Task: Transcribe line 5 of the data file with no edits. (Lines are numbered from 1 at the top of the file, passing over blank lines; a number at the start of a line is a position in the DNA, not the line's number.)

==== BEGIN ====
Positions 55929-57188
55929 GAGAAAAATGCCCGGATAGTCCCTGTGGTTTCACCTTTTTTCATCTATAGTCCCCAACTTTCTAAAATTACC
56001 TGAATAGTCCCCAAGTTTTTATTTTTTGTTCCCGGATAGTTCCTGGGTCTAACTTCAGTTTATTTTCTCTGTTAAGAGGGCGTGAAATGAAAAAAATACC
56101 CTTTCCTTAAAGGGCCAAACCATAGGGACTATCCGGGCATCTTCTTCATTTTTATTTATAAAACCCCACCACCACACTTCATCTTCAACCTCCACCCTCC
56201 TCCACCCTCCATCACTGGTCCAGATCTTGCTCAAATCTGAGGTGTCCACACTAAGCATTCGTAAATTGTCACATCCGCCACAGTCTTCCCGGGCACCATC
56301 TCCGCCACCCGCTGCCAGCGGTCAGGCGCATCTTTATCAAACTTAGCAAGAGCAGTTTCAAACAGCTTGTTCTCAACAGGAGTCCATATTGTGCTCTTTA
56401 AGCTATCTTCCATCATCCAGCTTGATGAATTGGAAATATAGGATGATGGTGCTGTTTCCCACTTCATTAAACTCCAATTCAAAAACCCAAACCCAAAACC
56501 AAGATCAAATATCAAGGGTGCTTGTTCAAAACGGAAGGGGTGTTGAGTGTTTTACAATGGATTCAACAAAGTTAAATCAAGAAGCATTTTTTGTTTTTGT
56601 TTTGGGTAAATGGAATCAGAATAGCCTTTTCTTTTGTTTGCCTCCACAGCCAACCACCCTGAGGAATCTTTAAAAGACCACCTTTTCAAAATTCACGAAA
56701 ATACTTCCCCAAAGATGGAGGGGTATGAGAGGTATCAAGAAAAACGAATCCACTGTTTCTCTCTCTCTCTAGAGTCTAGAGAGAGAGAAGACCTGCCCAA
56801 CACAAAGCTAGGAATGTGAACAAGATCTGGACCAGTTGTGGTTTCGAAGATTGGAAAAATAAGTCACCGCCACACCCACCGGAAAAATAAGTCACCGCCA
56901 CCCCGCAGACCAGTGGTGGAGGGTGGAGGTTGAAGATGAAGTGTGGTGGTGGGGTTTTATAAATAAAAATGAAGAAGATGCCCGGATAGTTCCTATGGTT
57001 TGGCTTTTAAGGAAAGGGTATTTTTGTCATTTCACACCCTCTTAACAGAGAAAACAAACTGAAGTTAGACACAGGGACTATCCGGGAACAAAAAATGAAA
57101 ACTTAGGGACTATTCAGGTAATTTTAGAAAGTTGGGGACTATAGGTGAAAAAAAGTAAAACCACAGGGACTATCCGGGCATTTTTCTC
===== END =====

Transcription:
56201 TCCACCCTCCATCACTGGTCCAGATCTTGCTCAAATCTGAGGTGTCCACACTAAGCATTCGTAAATTGTCACATCCGCCACAGTCTTCCCGGGCACCATC